You know what SF fans are like.
"Yes, and I love that."

There is already a Strange fansite on the web.
"Yes, I’ve got a little doll made of Lego and everybody else has got a proper one. Whoever made those should remodel me in plastic!"

If it takes off and overshadows everything else that you’ve done, are you prepared for the conventions and the fanzines?
"Science fiction fans are very loyal and I do like that. There’s real dedication involved. When you’re creating something that is that important to people, it’s a real responsibility. However, it is so important, the other half of the year, to make sure you’re not doing that but stretching yourself by doing something that’s the complete opposite. It comes down to the individual really."

Do you think that making a show like this is risky for the BBC?
"Yes, I do feel that this is a big risk for the BBC. It’s a real mix of entertainment and drama, and there’s a really strange feel behind it of: what’s this going to be? What’s this going to become? So the pressure is on and I am very, very aware and very conscious to make it as good as it possibly can be, because it’s important to me."

Had you seen director Joe Ahearne’s series Ultraviolet?
"No, but I've seen some of his work. Joe has an incredible sense of imagery when it comes to suspense and horror and the darker elements, just in terms of where he’s putting the camera and the lighting. His precision is incredible. It affects what we’re doing on set because he has twisted the camera up in some strange way so suddenly we’re dwarfed, or whatever. He’s very clever."

Where were the locations filmed for the pilot?
"A lot of it was in London. Jude’s hospital was really close to me originally, was in Crouch End, has moved to Greenwich! So I’m having to travel for that, but everybody else’s locations are at the end of my road. So every time I see location scenes I think, ‘Fantastic! Two minutes to work!’ Everybody else is at the end of my road, but I’m in Greenwich. But the gothic, shadowy stuff is predominantly North London, Highgate and that sort of area. I love being on location.

“One of the things with being here is that it’s dramatic on the first day when you arrive and see everyone and everything, but within about an hour it saps all your energy. We were doing a three-and-a-half page scene yesterday - by natural light. It was really congested, about 20 of us crammed into a small room lit by candle-light. And just pictures of demons everywhere. After a while it begins to permeate through your skin. You begin to feel quite low and quite depressed and your energy levels are going lower and lower. We had to snap ourselves out of it. Here in my room I have scatter cushions, candles, potpourri and Joni Mitchell, which helps!"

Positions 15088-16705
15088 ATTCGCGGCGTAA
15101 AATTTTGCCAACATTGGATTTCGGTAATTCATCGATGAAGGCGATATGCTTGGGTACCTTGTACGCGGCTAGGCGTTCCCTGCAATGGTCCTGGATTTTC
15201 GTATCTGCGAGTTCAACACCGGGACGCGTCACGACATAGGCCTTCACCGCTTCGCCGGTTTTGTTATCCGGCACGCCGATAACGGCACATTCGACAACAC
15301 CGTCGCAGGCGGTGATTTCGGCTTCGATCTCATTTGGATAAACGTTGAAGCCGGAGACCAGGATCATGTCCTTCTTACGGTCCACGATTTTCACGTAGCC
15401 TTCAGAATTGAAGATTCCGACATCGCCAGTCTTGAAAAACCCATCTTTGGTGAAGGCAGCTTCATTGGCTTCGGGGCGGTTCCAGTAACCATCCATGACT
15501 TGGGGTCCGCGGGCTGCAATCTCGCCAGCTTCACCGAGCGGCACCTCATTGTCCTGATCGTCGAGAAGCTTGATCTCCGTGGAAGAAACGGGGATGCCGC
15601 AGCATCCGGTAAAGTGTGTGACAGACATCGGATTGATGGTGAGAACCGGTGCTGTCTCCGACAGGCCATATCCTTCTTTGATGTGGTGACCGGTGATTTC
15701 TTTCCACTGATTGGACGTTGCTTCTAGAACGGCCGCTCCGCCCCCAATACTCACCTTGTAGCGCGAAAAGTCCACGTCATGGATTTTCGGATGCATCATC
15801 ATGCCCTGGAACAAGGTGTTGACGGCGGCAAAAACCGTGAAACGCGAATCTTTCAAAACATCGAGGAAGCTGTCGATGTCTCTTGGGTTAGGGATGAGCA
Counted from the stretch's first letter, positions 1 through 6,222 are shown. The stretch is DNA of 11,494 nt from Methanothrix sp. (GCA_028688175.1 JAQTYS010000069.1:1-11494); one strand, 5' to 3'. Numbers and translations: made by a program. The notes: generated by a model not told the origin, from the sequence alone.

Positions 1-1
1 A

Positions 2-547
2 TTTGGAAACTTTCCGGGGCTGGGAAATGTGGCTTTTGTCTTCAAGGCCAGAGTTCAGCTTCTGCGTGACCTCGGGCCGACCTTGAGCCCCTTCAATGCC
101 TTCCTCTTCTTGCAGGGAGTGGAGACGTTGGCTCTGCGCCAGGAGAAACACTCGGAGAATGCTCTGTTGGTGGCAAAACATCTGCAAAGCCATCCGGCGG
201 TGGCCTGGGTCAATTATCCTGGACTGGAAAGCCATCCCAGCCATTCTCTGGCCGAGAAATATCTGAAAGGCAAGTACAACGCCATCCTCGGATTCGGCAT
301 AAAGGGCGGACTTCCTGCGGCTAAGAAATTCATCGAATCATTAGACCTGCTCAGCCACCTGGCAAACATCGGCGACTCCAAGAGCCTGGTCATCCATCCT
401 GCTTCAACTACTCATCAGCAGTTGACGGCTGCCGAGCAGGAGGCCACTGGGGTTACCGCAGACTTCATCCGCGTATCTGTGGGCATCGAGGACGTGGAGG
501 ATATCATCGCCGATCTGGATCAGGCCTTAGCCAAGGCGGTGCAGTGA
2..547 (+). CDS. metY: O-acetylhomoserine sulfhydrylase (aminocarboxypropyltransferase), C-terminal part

How long does production go on for?
"Our last day is 23rd December. It’s a long stint - three months. Sometimes finish at 8.30, get back home at nine. It all depends on having the right people around you, becoming excited about the scene that you’re going to do. It’s a difficult piece. After this, I’ve got a play that I want to do in January and February. There’s one episode where I age to about 85 and my son has been promised that he can come down and see me when I’m 85 - he’s really excited at the prospect of that!

“I’ve been fitted for my facial pieces. I had a face cast done for the first time which is a bizarre experience. Your face is literally covered all over with a kind of silicate which then dies and is pulled off. It’s like being born again! For a while all your senses have disappeared completely - sight, sound, smell - all you’re left with are two tiny nostril holes for you to breathe. And it gets tighter and tighter as it dries, so after a while you feel: let me out! Then they quickly peel it off and they’ve got this wonderful face cast from which they can build a mask. I’m going to invite my grandmother down because she’s not going to see me that age, ever. It’s the only time she’ll get to see me as an old lady!”

interview originally posted 18th October 2005